An extensive excavation was initiated under the guidance of Professor M J O’Kelly which started in 1962 and finished in 1975. This comprehensive study yielded much valuable information that allowed academics to reach significant conclusions on the purpose of the complex. Despite this, the monument retains its aura of mystery which will probably never be completely deciphered. Also as part of the investigative work, the site was developed so that it could be opened to the public in the site now called “Brú na Bóinne” (The Boyne Centre). It is one of the main tourist sites in Ireland which hosts streams of visitors every year in its excellent interpretive centre which endeavors to explain the Newgrange and Boyne valley phenomenon. Every year at Solstice time, crowds gather to be present as the sun emerges over the high ground to the east. The sunlight is reflected off the white quartz façade which has been rebuilt around the main entrance. A lucky few visitors, who are chosen by lottery months before; are allowed to enter the chamber to witness the yearly miracle of sunlight shining into the chamber.

How the Newgrange monument works

Archaeologists believe that the chamber at the end of the passage was designed to be a place for a ritualistic “capturing of the sun” or “sun temple” on the shortest day of the year. The object is to mark the lowest point or “turning” of the year; and to anticipate the gradual return of the sun as deepest Winter slowly turns to Spring.  From now on days are set to get longer, nights get shorter. Only on these 2-3 shortest days of the year, and for a period of less than 20 minutes on those mornings, starting at 8.50 GMT; does a thin shaft of sunlight come through the window-box over the entrance to the tumulus, and penetrate to the base of the back wall of the stony chamber.  This illuminates the entire chamber with a light, which many describe as “magical”.

The Newgrange tumulus.
Foreground - the River Boyne
The chamber contains large dish shaped rocks in which deposits of burnt and unburnt bones were found when the tumulus was discovered in 1699. Analysis and carbon dating of surviving remnants established that these dated from 3200 BC, predating Egypt’s Pyramids by half a millennium.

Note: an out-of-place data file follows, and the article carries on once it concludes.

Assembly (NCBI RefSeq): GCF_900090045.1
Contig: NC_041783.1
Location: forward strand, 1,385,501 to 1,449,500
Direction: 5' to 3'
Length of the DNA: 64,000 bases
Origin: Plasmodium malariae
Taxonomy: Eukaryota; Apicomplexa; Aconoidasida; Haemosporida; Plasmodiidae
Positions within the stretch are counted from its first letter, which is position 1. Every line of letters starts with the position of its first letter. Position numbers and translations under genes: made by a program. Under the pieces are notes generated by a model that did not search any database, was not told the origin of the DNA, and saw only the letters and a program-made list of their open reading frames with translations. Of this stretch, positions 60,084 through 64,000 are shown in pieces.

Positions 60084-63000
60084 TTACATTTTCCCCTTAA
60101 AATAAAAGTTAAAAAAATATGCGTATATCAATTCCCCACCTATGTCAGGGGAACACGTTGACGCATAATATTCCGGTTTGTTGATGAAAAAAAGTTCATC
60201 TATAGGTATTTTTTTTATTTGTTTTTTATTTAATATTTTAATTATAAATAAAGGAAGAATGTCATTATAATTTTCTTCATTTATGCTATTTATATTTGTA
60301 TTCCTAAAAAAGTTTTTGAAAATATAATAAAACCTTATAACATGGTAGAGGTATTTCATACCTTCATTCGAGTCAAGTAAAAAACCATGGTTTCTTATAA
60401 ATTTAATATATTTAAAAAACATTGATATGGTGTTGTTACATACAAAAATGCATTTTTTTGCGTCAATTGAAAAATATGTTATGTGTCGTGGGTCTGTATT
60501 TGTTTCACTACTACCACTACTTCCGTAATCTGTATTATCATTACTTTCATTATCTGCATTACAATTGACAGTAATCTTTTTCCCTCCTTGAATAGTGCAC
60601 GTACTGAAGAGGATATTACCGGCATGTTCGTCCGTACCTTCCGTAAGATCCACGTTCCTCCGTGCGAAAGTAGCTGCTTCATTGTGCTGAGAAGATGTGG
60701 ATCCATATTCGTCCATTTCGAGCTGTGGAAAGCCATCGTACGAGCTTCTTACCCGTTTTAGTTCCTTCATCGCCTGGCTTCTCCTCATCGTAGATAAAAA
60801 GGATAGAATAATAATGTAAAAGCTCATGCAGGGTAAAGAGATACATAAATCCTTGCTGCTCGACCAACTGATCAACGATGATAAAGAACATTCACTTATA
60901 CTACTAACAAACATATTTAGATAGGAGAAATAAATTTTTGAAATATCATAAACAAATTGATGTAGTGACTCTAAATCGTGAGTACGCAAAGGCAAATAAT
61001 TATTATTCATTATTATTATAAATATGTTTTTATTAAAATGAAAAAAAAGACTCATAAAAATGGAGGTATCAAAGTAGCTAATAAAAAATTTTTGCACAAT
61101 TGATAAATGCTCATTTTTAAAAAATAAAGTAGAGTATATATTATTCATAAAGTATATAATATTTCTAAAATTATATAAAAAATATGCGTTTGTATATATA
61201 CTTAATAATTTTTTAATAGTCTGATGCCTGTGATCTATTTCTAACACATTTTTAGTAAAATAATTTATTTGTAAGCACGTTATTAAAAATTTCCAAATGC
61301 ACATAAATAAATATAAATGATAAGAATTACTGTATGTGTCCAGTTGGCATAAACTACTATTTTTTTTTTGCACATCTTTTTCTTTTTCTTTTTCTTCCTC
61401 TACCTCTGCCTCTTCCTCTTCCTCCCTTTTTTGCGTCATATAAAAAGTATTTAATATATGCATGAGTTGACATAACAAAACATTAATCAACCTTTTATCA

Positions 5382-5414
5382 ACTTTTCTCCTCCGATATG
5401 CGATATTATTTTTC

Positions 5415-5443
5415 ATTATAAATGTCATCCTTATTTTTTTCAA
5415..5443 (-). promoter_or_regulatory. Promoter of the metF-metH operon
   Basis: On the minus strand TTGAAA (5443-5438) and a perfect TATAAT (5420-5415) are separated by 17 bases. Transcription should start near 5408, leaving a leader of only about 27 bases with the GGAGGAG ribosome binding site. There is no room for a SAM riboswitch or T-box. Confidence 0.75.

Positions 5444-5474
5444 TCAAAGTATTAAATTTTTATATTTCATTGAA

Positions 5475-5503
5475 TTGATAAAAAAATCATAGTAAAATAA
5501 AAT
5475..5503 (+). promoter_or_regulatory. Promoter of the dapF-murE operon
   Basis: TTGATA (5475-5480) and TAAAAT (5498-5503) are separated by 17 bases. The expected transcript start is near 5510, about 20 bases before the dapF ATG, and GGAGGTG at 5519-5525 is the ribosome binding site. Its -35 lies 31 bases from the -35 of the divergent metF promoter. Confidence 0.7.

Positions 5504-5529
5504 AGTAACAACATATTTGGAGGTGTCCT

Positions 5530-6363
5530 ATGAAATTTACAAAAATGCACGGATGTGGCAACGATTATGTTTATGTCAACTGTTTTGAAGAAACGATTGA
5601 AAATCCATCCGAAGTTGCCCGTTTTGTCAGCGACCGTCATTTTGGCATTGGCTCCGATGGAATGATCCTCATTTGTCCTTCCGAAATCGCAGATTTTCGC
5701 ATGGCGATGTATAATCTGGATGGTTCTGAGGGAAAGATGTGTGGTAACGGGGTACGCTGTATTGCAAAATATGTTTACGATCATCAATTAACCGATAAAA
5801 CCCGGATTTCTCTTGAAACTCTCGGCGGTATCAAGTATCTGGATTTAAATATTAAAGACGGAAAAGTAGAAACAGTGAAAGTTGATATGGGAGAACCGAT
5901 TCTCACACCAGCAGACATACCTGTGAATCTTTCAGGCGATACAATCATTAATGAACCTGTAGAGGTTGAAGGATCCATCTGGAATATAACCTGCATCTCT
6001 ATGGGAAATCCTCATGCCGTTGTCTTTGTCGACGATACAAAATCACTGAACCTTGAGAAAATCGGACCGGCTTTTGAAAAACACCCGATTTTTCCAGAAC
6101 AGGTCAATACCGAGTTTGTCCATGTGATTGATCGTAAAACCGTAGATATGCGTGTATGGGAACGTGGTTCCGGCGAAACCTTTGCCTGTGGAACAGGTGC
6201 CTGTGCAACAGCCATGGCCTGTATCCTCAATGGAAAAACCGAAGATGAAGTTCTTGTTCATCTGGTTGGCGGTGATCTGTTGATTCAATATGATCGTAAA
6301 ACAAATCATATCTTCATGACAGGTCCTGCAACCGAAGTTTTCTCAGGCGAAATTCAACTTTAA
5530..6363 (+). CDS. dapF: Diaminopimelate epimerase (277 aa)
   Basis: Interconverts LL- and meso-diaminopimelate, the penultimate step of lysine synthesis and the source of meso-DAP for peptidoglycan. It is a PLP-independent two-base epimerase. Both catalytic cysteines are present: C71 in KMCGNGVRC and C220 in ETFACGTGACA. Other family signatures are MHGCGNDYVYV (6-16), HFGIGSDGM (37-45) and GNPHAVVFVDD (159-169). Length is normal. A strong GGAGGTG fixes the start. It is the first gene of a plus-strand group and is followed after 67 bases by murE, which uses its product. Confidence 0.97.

The Winter Sun shines into this resting place for the dead at a time when the forces of darkness and death in nature are considered to be at their strongest. The precise alignment with the winter solstice sunrise at Newgrange is further strengthened by the discovery of similar sun alignments in the nearby Neolithic sites of Knowth and Dowth; as well as the Loughcrew cairns, 30 kilometers to the northwest. Loughcrew actually predates the Boyne Valley site by several centuries. While the cairns there are much simpler structures, this suggests that the Boyne Valley complex probably represents a steady development and evolution of knowledge and building prowess in a society which made careful study of the sun’s changes throughout the year and wanted to honour the unfailing cycle of decline and recovery which these changes represented.

We can never really be sure of what was in the minds of the creators of Newgrange and similar Neolithic sites in Ireland, Britain and Continental Europe, as they built these awesome monuments to life, death and resurrection.

Inevitably Newgrange will forever keep its secrets; while this and future generations will continue to wonder about them.

Solstice place, cave of Death
Sun's abode on darkest day
Passing aeons
 have never changed
The yearly tryst
 to light your walls

The world in death looks back in mourning
Looks out expectant
 to new Spring dawning
No Resurrection without a birth

A Christmas pledge in lightened tomb?

Newgrange and its associated Neolithic sites of Knowth and Dowth in the Boyne valley are now a UNESCO World Heritage site called Bru na Bóinne, which shares many characteristics with similar but much smaller Neolithic sites in Orkney (Maeshowe), Wales (Bryn Celli Ddu), and Brittany in France (Gavrinis).

Note - Newgrange gets its modern name from the fact that by 1142 AD, the site had become part of the nearby Cistercian Mellifont Abbey farm. Such farms were known as “granges”. By the 14th century the site was known as the 'New Grange'. In early Irish mythology, Newgrange was not only considered the burial place of the prehistoric kings of Tara, but also the home of a race of Irish supernatural beings, known as 'Tuatha de Danann' : the people of the goddess Danu. Newgrange was also considered in preChristian times to be the house of the patriarchal god Dagda.

Arthur Russell, author of this post; is a native of Co Meath, Ireland. He is author of the Historic fiction book ‘Morgallion’ which was published in April 2012. ‘Morgallion’ tells the story of Cormac MacLochlainn and his exploits during the invasion of Ireland by Edward Bruce, brother of King Robert of Scotland, in 1314.

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1 comment:

  1. I also think it's fascinating that one of the other mounds in the Boyne complex, Dowth 'darkness', has a similar alignment in is focused on the setting sun at Midwinter Solstice. This is the same at Stonehenge, which is aligned to Midwinter Sunset, while the timber monument at nearby Durrington Walls is aligned on Midwinter solstice sunrise. I wonder if one was to bring new 'life' to the dead and the living community, and the other to take spirits of the recently departed 'into the West' which was the Land of the Dead or the Otherworld in many cultures. I have actually written about the Stonehenge complex and its alignments on the Winter Solstice at